Tuesday, October 27, 2009

Fighting Over Crumbs

There are times when I am brutally reminded that I live in suburbia. Not that there's anything wrong with that ... it can just feel depressing sometimes. Perfect example: when the PTA moms (and, yes, I am technically one of them) get their panties in a bunch about cupcakes (and to be fair to the increasingly active dads, their boxers or briefs ~ for those men and women going commando, that's another post).
At a recent meeting, there was mention that birthday celebrations might be reduced to one per month. Each child will be recognized on their actual birthday with the usual crown or pin, song or whatever, but celebrations will be one time for all birthdays that month. I don't even recall that banning cupcakes was mentioned. Healthy choices are being encouraged (i.e. fruit platters), and the entire issue is being clouded with allergy concerns, wellness concerns and education (time away from instruction) so it gets confusing ... and loud.
You might have thought someone had threatened children's lives. The immediate and frenzied reaction was truly something to witness. Now, I love my kids as much as the next person, but do I really think that not having a cupcake or a donut or whatever on their birthday is going to scar them for life and irrevocably alter their early childhood? NO. (My daughter is a summer birthday anyway, so she is already discriminated against by these standards.) I also do not think that childhood obesity has a damn thing to do with snacks in school. The cupcake the obese child is eating has nothing on the crap he or she probably eats at home while sitting around watching TV and playing video games.
Within days, local news reported that a district in the neighboring county actually did ban cupcakes (www.newsday.com/long-island/nassau/cupcakes-out-west-babylon-schools-ban-home-baked-goodies-1.1521806). The buzz was intense. Allergy moms pitted against non-allergy moms. Socialists threatening libertarians. OK, not really. But you would have thought people were fighting over something more substantial than a cupcake. With cries of "you can't tell me what to feed my child" and "it's freedom of choice," you definitely would not walk into the room and think the virulent debate was about baked goods. After all, not having cupcakes on your birthday in school is unAmerican! Call O'Reilly, Beck and Hannity QUICK!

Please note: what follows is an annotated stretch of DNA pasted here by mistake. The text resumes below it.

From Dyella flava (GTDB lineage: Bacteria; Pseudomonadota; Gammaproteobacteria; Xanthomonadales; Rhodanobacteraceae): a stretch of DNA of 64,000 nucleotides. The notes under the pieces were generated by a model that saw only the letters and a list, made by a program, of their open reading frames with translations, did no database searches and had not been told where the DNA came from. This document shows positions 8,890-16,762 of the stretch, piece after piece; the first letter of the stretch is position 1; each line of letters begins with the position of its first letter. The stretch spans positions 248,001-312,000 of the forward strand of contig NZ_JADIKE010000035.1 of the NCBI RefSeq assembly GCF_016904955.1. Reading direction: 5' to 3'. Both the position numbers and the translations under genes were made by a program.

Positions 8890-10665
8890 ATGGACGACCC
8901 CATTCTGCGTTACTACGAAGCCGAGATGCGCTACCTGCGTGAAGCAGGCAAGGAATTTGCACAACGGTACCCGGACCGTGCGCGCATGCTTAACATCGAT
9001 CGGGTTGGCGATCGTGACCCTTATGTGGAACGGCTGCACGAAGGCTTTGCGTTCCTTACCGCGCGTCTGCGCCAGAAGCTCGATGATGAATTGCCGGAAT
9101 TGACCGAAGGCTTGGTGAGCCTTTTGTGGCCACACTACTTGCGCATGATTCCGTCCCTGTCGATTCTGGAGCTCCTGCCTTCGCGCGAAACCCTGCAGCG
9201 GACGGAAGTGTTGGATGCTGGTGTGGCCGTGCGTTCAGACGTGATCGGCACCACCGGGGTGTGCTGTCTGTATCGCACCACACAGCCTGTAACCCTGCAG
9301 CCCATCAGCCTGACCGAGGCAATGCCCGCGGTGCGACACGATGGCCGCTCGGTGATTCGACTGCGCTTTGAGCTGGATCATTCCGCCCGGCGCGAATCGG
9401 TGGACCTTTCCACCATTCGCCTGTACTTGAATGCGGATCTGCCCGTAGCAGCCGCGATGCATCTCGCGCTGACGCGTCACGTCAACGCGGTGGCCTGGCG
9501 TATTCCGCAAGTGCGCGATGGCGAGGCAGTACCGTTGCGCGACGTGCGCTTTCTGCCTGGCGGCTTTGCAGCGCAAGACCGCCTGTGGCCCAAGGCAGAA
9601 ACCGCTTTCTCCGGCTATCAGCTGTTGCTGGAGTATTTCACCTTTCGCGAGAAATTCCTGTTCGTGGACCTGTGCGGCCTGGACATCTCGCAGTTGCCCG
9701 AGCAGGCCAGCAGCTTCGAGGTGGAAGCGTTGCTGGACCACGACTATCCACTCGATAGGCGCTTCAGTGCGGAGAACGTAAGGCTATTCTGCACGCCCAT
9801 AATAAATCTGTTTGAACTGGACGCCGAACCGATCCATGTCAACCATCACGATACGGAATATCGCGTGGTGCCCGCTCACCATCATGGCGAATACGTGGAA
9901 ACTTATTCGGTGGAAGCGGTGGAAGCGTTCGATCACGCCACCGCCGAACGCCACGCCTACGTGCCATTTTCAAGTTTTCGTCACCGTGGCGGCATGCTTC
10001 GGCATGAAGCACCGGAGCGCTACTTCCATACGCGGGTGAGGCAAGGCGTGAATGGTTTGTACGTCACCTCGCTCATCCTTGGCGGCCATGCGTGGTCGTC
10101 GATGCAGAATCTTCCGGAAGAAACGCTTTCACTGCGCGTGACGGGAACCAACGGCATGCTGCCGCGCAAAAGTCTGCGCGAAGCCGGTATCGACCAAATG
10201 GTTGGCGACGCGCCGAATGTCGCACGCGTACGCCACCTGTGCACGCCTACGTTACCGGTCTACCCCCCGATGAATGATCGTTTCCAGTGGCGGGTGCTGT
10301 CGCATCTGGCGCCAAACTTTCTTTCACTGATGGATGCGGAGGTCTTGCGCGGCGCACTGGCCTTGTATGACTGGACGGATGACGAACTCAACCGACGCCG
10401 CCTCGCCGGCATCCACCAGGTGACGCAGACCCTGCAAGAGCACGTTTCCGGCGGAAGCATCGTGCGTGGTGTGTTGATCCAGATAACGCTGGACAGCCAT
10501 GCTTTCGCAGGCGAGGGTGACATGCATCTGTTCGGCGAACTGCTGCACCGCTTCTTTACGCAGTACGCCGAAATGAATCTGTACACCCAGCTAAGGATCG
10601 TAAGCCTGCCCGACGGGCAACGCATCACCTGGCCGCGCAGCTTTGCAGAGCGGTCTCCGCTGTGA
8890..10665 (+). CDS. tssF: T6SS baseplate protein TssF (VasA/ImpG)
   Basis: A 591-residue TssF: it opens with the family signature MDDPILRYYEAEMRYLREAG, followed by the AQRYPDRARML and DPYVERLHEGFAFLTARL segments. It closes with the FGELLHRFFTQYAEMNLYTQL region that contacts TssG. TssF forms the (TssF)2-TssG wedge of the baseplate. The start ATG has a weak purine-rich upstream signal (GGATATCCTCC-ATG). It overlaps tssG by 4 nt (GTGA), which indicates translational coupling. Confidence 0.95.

The passion exhibited over this topic depresses me. With everything going on in the world, with everything one could expend energy on, people get riled up and active about cupcakes?!?? Really??? It just disturbs me.
Lots of parents who are also teachers in other districts (some on LI, some in the city) say it's only a matter of time before the state makes school food-free (obviously, aside from lunch). There are too many parties anyway. Don't even get me started on Thanksgiving celebrations ...
Point is: it seems to me that a lot of time and energy will be spent on an issue that is going to be decided for us in the end. How can we channel the motivation and the interest surrounding cupcakes to something more productive and beneficial to the community as a whole? That's my mystery for the month. I fear it will never be solved.